Stop me if you've heard this one. An ant, a spider, and a beetle walk into an office. They build a stash for their food and fortify it with sniper turrets and bomb launchers. Then, as hordes of fleas, spiders, centipedes, and scorpions intent on stealing their booty swarm in, our heroes arm themselves with machine guns, big sticks, and swords and savagely lay waste to all comers, just in case the automated defenses can%26rsquo;t do it alone. There is no punch line here, because Bug Heroes ain't no joke; it's an ass-kicking good game with a little something for everyone.
On the surface, Bug Heroes looks like little more than a dual-stick shooter with arthropod antagonists. Two virtual control sticks are placed in their usual lower-left and lower-right spots on the screen. The left stick is used to move the character around the screen, and the right stick is used to shoot (or attack) in the direction you point it. Think Geometry Wars, but with wit and humor and insects instead of shapes and colorful explosions.
At any given time, you control one of three characters, whom you can swap between at will: an ant, a spider, and a beetle. The ant is the one with the guns, and can kill from a distance or up close. The spider is the quick and agile assassin who uses blades and poisons to down her foes, and the beetle is the brutish brawler wielding sticks and shields to batter his enemies into submission. If this sounds a lot like the difference between characters in a role-playing game or a class-based shooter like Team Fortress, give yourself a cookie. This is the point at which you start to realize this isn%26rsquo;t your typical twin-stick shooter.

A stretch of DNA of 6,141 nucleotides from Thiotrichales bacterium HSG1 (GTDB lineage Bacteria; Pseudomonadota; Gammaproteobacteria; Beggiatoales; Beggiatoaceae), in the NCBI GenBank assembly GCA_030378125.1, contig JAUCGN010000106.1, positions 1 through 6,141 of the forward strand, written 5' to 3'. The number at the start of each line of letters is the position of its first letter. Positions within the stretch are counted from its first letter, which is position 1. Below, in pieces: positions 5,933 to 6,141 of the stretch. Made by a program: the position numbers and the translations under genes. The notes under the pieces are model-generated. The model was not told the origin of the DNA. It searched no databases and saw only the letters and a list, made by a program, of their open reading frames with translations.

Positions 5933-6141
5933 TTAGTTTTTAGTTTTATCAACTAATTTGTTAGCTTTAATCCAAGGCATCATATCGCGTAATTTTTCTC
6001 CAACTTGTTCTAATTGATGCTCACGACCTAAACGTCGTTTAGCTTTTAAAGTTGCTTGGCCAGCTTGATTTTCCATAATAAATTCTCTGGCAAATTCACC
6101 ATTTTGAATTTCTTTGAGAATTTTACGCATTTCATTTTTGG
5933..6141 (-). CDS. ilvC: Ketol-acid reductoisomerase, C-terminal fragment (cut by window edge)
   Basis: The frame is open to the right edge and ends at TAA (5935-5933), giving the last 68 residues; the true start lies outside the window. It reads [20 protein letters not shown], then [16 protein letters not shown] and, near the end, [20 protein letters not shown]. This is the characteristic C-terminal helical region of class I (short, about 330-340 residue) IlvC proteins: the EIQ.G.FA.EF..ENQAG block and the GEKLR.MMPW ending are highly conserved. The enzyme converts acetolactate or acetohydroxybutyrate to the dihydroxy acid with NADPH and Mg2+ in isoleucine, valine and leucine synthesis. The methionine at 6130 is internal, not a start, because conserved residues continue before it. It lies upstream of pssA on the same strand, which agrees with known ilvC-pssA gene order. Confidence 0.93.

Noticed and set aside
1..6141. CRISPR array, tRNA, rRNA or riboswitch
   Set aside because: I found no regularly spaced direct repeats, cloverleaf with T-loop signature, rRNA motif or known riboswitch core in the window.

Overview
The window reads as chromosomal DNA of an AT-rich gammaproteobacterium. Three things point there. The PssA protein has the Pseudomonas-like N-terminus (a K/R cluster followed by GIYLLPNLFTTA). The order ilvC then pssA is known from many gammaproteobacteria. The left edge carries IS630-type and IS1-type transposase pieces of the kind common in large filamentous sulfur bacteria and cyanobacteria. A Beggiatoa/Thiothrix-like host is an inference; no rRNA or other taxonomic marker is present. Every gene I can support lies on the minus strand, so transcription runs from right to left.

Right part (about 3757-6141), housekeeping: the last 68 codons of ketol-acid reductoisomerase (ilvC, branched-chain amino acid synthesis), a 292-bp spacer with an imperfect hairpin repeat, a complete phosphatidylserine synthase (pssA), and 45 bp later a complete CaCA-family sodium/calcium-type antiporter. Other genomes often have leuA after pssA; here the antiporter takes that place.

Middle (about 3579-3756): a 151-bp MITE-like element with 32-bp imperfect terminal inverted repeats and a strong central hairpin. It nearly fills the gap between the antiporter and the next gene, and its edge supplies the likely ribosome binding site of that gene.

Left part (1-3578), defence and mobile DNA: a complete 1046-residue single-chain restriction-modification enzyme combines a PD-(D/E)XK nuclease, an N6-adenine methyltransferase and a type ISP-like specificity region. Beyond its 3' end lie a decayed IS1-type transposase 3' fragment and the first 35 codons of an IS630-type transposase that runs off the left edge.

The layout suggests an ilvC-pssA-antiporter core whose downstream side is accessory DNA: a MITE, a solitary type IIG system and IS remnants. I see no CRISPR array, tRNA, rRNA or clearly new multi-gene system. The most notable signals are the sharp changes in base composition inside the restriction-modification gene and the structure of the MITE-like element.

Bug Heroes starts to feel more and more like an RPG as you start to upgrade your characters' stats, as well as their arsenal of weapons and special attacks. You%26rsquo;re also tasked with side objectives, like rescuing slaves from their captors, and recovering historical texts that document the war from its beginning. A lot of games try to incorporate RPG like features, but we were convinced Bug Heroes did it right after spending an entire hour doing nothing more than side-quests to level up.
As if that wasn't enough, Bug Heroes also has a sprinkling of castle defense to it as you'll need to continually upgrade your food stores with the latest and greatest weapons to help keep the enemy onslaught at bay.
Many iPhone games take a risk by mixing several different types of gameplay into one. Most of them fail and wind up leaving a bad taste in the players' mouth. Fortunately, Bug Heroes succeeds tremendously, and serves up a delicious cocktail of gameplay that is sure to leave you craving more.
Feb 10, 2011